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The perfect novel?
December 10, 2009 4:28 PM   Subscribe

Help me find that perfect novel for a Christmas present.

Sorry to post this anonymously, but someone close to the recipient is one my contacts!

Now, I spent a good part of yesterday perusing book stores, eventually walking away empty handed.

The person receiving this book is a mid-fifties male who is an avid reader of good popular fiction. E.g. really likes Frank McCourt; really dislikes Dan Brown.

I considered Netherland by O'Neill but decided against it because I haven't read it and thought it might be too political. (Is it?) So if you need a gage to go by then it'd be McCourt.

The suggestion needn't be a heavy story, for well-written, humorous, insightful prose works just as well. What I want is a story that will stick with this person for time to come.

Thank you in advance for your suggestions.
posted by anonymous to Media & Arts (15 answers total) 8 users marked this as a favorite
 
I know how predictable this is on MeFi, but You Shall Know Our Velocity! by Dave Eggers might be just right (and should still be readily available in trade paperback at this point).
posted by mintcake! at 4:38 PM on December 10, 2009


not exactly contemporary, and its short stories - not a novel, but when gifting words, you absolutely cannot go wrong with the collected fictions of Borges. its true, they actually did a study.
posted by nihlton at 4:41 PM on December 10, 2009


hxxp://www.amazon.com/Collected-Fictions-Jorge-Luis-Borges/dp/0140286802
posted by nihlton at 4:42 PM on December 10, 2009 [1 favorite]


in the past six months a few heavyweight popular fiction writers have produced new books:

Homer & Langley by E.L. Doctorow
Last Night in Twisted River by John Irving
That Old Cape Magic by Richard Russo
Sag Harbor: A Novel by Colsom Whitehead

Tender Bar by J. Moehringer has a lot of overlap reader-wise with with Frank McCourt
Brooklyn: A Novel by Colm Toiben (ditto)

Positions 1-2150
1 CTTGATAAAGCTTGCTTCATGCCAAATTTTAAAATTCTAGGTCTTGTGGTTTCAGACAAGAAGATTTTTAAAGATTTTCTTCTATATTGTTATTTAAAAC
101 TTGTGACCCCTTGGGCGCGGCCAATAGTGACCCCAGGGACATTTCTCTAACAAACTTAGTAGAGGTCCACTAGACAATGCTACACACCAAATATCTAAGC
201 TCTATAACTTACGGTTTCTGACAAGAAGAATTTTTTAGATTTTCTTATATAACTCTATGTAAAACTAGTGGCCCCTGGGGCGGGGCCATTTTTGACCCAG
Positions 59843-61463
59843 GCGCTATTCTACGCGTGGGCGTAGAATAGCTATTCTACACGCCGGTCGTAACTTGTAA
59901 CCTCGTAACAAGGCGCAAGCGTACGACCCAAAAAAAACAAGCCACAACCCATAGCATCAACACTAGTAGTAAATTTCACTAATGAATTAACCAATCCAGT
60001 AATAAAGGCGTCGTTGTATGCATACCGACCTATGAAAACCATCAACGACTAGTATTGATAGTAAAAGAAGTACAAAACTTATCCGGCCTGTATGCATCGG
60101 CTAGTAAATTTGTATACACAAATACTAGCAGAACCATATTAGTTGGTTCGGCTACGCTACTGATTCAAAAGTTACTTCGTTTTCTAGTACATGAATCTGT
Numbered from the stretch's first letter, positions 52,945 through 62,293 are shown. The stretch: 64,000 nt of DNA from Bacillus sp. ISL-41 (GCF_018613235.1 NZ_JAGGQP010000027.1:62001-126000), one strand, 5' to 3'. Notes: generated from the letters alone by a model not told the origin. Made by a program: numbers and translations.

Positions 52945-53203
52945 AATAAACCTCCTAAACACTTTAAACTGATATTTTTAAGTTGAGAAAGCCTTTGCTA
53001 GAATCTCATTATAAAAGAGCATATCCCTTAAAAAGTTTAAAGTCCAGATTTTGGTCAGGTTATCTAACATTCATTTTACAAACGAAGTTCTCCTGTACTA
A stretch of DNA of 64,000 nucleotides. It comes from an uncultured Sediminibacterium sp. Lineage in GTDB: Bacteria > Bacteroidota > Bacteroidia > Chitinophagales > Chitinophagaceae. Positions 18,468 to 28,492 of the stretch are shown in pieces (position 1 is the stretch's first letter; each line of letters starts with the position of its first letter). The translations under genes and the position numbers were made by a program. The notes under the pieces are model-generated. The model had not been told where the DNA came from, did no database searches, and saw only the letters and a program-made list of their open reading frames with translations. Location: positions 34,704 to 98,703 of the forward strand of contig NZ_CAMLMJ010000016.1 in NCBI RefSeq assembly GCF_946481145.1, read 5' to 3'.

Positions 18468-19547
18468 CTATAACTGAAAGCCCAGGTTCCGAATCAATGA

posted by mr. remy at 4:48 PM on December 10, 2009 [1 favorite]


Definitely seconding Brooklyn if a newer hardcover is in order. The "new" Nabokov book is an interesting experience, too (and just lovely to look at, which is always a bonus).
posted by mintcake! at 4:55 PM on December 10, 2009


I just finished reading "Infinite Jest" and I know this novel is going to stay with me for a long time. Wonderful, haunting book.
posted by I'm Brian and so's my wife! at 5:50 PM on December 10, 2009


I just finished reading Half-Broke Horses by Jeannette Wallis (I think) and it reminded me very much of Frank McCourt -- a funny, likable narrator, a historical setting, some crazy adventures, and some touching moments, too. It's not as moving as Angela's Ashes, but it's a wonderful book.

It's sort of a novel-memoir... The author is writing about her grandmother's life in the first person.
posted by cider at 5:57 PM on December 10, 2009


Thirding Brooklyn as a significant novel of the moment.
posted by shothotbot at 7:07 PM on December 10, 2009


I love the novels of Julia Glass. She's one of the only contemporary writers I can think of who writes good old-fashioned character-driven novels, ones you can sink your teeth into and stay up all night finishing.
She's got three: Three Junes, The Whole World Over, I See You Everywhere (that's in chronological order, but they're not a series, so you can pick and choose where to start).
posted by bookgirl18 at 7:08 PM on December 10, 2009


Booker prize winning Wolf Hall is a well written, interesting account of the greasy rise and inevitable fall of Henry the VIII's chief minister Thomas Cromwell. Great read.
posted by shothotbot at 7:14 PM on December 10, 2009


The Amazing Adventures of Kavalier and Clay, by Michael Chabon. I cannot recommend it highly enough. (but he may have already read it)
posted by emd3737 at 7:27 PM on December 10, 2009 [1 favorite]


http://www.themorningnews.org/archives/the_rooster/the_2010_tournament_of_books_long_list.php">here is a long list of some really great books from the past year, compiled by the kind of readers and writers your friend will like.

(disclosure: i work for these guys...so i know they have great taste.)

also, "netherland" is not very political at all.
posted by thinkingwoman at 7:38 PM on December 10, 2009


uh, what did i do to that link??? here:

http://www.themorningnews.org/archives/the_rooster/the_2010_tournament_of_books_long_list.php
posted by thinkingwoman at 7:39 PM on December 10, 2009


Jimmy Breslin's "The Good Rat" is the best written book I have ever read. It's not a novel but reads like one.
Seconding all Michael Chabon (except "Mysteries of Pittsburg" - I don't understand that one), and Richard Russo and also Pat Conroy.

Or buy some classics - Lonesome Dove, Dune. One of my favorites ever is "Myself as Witness" by James Goldman but you will probably have to get it second hand.
posted by andreap at 2:09 PM on December 11, 2009


Netherland isn't political, but it tends to be polarizing because of its in-folding, chain-of-memories structure. It opens with a giant pair of spoilers: Hans and Rachel GET BACK TOGETHER, Chuck Ramkissoon DIES. If that sort of thing ruins the steaks for you, you'll hate it.

I thought it was terrific.
posted by tangerine at 5:47 PM on December 11, 2009


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